A recent campaign led by a Montana political action group placed multiple op-eds and letters in Montana newspapers critical of Senator Steve Daines’ efforts to secure funding for the Land and Water Conservation Fund. These misguided, misinformed political attacks deserve a response.
Montanans deserve to know the facts. LWCF was created by Congress in 1964 to conserve natural areas, water resources and cultural sites and to provide recreational opportunities for Americans. The program is funded by offshore oil and gas royalties, which collect around $900 million per year for LWCF. Yet Congress typically appropriates less than half this amount to the program —diverting the remainder to other federal priorities. Over the past ten years, LWCF received between $300 to $450 million per year. The funds are divided between federal agencies such as the U.S. Forest Service, Bureau of Land Management, National Park Service and U.S. Fish and Wildlife Service to acquire strategic land parcels to conserve wildlife habitat and provide public access to public lands; and to states and territories to provide for outdoor recreation opportunities, such as parks, hiking trails, urban fishing ponds and baseball fields. A portion of the funds are also directed to Gulf Coast states for coastal conservation, restoration and hurricane protection. Both the federal and stateside aspects of LWCF significantly augment local and state economies to the tune of $887 billion every year and support 7.6 million American jobs.
Montana is fortunate to have its entire congressional delegation support this critical program, which has contributed to 80 land conservation projects completed by the Rocky Mountain Elk Foundation over the years. These projects provided more than $108 million in funding to conserve and provide public recreational access to more than 150,000 acres of America’s most crucial elk habitat, which also benefits other wildlife.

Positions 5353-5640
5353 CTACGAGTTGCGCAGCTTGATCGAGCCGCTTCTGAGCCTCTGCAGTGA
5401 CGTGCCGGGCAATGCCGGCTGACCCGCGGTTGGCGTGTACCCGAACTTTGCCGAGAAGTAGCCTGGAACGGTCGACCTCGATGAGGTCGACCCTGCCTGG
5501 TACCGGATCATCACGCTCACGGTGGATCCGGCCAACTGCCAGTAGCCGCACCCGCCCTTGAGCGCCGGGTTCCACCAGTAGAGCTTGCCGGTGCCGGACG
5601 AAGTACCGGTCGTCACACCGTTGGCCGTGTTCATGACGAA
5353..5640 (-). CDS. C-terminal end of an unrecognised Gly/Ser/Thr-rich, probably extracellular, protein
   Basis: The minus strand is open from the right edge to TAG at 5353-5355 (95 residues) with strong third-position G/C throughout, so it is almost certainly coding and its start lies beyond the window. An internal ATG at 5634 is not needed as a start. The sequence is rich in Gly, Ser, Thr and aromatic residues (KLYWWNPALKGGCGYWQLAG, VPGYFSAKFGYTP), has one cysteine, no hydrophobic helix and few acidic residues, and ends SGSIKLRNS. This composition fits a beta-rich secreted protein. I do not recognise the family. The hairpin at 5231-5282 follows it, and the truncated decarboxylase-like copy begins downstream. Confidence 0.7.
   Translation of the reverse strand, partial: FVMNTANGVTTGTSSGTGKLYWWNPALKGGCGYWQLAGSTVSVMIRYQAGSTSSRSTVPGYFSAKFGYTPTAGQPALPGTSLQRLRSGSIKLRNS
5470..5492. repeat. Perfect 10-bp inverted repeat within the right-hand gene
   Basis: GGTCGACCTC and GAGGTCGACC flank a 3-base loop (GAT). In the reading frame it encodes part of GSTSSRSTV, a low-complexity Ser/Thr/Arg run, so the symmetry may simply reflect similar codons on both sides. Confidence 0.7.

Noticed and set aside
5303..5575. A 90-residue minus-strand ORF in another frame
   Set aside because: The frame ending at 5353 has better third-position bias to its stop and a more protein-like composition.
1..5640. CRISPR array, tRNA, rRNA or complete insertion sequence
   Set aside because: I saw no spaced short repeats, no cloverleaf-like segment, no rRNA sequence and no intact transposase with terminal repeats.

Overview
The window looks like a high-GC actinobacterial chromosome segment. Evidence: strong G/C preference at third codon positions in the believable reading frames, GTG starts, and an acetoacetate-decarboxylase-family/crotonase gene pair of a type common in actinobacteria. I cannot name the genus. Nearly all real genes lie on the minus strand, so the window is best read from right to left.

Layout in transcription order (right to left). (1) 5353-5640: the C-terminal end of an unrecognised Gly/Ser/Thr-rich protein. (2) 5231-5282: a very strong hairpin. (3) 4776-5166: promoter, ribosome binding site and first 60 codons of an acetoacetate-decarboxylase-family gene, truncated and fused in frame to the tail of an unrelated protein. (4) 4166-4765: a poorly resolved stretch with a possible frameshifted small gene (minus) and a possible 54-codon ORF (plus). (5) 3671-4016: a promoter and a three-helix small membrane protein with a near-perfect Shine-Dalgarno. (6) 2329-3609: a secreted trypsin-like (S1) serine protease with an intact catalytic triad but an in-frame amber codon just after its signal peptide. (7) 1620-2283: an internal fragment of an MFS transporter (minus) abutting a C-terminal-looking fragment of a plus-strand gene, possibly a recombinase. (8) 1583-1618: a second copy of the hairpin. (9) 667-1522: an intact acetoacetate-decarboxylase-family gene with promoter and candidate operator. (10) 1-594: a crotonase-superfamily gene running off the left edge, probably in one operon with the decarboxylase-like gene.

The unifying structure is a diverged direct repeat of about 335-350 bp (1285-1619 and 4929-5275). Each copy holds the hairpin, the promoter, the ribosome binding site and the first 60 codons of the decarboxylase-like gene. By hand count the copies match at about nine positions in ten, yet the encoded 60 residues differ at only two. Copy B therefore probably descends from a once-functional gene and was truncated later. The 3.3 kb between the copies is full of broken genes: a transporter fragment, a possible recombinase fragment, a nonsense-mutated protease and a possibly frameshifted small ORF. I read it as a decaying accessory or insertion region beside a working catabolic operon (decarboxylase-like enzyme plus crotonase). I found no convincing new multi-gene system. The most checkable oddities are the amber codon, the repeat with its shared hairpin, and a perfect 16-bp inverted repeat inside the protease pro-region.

Senator Jon Tester and Senator Daines are members of the Senate Appropriations Committee and the all-important Interior and Environment Subcommittee — which approve and fund proposed LWCF projects. Senator Daines has used his influence as a member of the majority on these panels to fight for Montana projects and recruit a bipartisan coalition of senators from all over the country to push for increased LWCF appropriations. Comprehensive natural resource management legislation signed into law last year permanently reauthorized LWCF. This would never have happened without his dogged determination to make sure it stayed in the bill despite significant opposition from several senators and without securing a commitment from President Trump to sign it into law.
Both Senator Tester and Senator Daines are original cosponsors of S. 1081, the LWCF Permanent Funding Act, which would fully fund the program into the future and avoid the program’s annual appropriations fight. While the legislation has a bipartisan group of 47 cosponsors, the recent op-eds and letters blame only Senator Daines for S. 1081 not yet becoming law. Any Montanan who took a civic or government class in middle or high school or watched “Schoolhouse Rock” understands it takes more than one senator’s support for a bill to become a law. It takes at least 51 votes in the Senate and 218 votes in the House and approval by the president. In short, it will take an aggressive, bipartisan effort by each of the bill’s cosponsors to pass this legislation and achieve full LWCF funding.
Recognizing that S. 1081 will take a lot of time to move through the legislative process and may never pass, Senator Daines took advantage of his majority position on the Appropriations Committee to act quickly this year to make sure LWCF was well-funded for next year. While the Senate is yet to act on FY 2020 appropriations bills, Senator Daines is working with Senate Appropriations Committee Chairman Richard Shelby (R-AL) and Senate leadership to ensure LWCF is funded at the highest level possible.
Montanans should be celebrating permanent reauthorization of LWCF and supporting the cooperative efforts of the Montana delegation to increase funding in the short-term and work toward long-term full funding.